Huh? What’s that noise, coming from behind door eight of the RPS Advent Calendar? Ah, it’s stopped. Oh well – musta been rats.
It’s Warhammer: Vermintide 2!
Matt: “The Skittergate once again work-works!”
Warhammer: Vermintide 2 was my first visit to the Warhammer universe. I bloody love the place.
That’s odd, because it’s a miserable, blighted landscape plagued with rat hordes, dark magic and chaos warriors. Those rats are fantastic at naming things, though, and they’re oh so satisfying to splat.
Is this essentially Left 4 Dead with wizards? Yes. Is that an excellent idea? Also yes.
I prefer it, in fact. Vermintide 2 takes the best ideas from Valve’s horror shooter, and embeds them into a game where the hordes don’t feel like tissue paper. Most enemies are weak, but they’ll still chew you up if all you do is hold down a mouse button. You have to strafe and block, time every slash and use your class ability strategically. Every engagement is engaging.
That’s especially true against the bosses, which have made me laugh more than anything in any game this year. I’ll never forget that time a tentacled chaos-spawn slurped its way around some ruins, its position trackable by whichever friend happened to be shrieking. You think you’re the king of the world, then a half-formed sack of mouths and gore picks you up and starts to eat you.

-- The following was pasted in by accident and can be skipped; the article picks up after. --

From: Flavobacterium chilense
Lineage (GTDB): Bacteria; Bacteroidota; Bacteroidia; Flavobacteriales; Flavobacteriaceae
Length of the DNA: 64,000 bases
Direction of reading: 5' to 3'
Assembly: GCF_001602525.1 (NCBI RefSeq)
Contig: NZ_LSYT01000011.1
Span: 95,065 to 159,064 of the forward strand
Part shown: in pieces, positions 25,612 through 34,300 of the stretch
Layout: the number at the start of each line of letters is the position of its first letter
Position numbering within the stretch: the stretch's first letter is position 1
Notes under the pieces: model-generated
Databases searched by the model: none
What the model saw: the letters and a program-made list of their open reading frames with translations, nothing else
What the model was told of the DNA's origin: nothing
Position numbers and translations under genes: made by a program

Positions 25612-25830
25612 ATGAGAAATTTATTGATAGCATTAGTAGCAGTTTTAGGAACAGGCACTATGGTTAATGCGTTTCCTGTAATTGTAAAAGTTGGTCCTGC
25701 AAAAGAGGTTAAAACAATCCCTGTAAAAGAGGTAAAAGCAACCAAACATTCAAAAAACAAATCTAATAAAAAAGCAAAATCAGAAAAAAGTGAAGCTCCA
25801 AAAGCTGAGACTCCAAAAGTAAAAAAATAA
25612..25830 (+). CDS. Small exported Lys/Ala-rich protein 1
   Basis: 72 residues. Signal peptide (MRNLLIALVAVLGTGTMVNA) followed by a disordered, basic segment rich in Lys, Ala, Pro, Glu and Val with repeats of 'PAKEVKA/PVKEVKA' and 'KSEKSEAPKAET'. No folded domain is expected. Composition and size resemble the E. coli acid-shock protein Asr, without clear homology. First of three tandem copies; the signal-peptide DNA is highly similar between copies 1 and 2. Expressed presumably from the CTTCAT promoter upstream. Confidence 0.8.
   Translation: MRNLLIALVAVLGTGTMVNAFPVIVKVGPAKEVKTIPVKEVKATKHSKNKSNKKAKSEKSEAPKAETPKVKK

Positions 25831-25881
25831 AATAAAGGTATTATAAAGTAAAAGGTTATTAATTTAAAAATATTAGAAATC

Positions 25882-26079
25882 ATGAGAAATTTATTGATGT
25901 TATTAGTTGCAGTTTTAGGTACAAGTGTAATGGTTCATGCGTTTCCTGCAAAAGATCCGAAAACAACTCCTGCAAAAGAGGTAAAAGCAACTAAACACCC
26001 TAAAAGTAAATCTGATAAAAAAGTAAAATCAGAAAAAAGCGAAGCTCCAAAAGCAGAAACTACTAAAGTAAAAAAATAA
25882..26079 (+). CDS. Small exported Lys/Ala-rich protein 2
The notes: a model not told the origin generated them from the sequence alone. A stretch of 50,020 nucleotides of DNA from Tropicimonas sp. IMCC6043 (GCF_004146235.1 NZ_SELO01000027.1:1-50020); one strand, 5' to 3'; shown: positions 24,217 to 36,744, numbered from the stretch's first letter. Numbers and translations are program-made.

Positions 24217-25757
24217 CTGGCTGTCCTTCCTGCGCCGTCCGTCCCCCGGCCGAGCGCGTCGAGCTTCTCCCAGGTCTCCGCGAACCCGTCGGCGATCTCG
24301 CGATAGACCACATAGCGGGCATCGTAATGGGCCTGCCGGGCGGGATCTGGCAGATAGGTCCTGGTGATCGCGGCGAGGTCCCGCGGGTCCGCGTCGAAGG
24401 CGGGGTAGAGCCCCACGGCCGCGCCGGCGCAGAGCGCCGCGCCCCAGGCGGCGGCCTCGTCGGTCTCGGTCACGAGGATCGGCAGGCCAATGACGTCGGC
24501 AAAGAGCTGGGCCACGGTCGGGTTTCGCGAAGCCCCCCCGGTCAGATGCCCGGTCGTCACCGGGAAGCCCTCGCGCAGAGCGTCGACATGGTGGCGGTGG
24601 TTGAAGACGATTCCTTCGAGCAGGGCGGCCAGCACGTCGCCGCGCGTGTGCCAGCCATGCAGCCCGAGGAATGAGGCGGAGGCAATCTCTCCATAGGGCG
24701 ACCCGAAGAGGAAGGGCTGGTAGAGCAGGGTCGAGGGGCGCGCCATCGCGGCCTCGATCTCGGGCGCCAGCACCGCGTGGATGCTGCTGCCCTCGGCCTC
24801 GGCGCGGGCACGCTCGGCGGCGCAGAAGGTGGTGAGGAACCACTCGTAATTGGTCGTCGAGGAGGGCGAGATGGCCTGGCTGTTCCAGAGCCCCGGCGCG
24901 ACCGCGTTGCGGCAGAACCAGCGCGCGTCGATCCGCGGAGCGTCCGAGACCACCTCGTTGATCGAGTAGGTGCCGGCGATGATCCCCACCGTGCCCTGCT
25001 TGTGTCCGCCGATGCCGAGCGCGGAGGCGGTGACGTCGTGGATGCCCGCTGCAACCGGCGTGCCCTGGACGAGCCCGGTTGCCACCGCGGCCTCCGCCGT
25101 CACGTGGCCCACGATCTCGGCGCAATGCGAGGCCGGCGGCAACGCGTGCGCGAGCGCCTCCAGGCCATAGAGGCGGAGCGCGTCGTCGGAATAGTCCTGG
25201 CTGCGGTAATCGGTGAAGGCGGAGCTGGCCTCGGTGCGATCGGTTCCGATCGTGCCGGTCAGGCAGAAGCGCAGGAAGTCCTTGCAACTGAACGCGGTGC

Then your pal chucks a bomb, and you’re cast to the floor as the beast turns on a fire mage who immediately regrets their heroism.
They don’t really, though. There’s a unique gratification to saving your friends at the last moment, a camaraderie only slightly spoiled by the way my character spent the whole game insulting her fellow adventurers. They’re a snarky bunch, these witch-hunters and warriors, their personalities mostly embodied in bluster and put-downs. That’s OK. I enjoyed apologising for my elven barbs.
If that grates rather than gratifies, then that’s OK too. It’s the banterous set dressing to missions that stand strong without them, to level design that’s visually spectacular and mechanically thrilling. One mission takes place almost entirely within a cave, the very last section a desperate sprint towards the light. Others involve solving simple puzzles while fending off hordes, in one case building to the best ‘I’ve got it!’ moment I’ve ever been treated to.
I wouldn’t call Vermintide a horror game, but it can definitely be a scary one. Fear taps into reptilian circuits that plunge us into the worlds our avatars inhabit, into believing that there really is a bile troll at your back. There’s a totality to panic, an urge to act that grips where other emotions only guide.
Social panic offers a special kind of pleasure. When you’re fleeing from the same rat ogre, or on the brink of being overwhelmed by a sea of snarling rodents, that panic invokes presence in a shared situation. You all have your own roles to play, you all get your moments in the spotlight. Left 4 Dead figured out how to keep players on their toes with AI-horde directors, and the templates for special enemies that necessitate teamwork. Vermintide 2 combines those ideas with its own, resulting in the most fun I’ve had in a co-op game since Portal 2.
Also, hitting stuff feels real good.Looking to open another door? Head back to the RPS Advent Calendar 2018.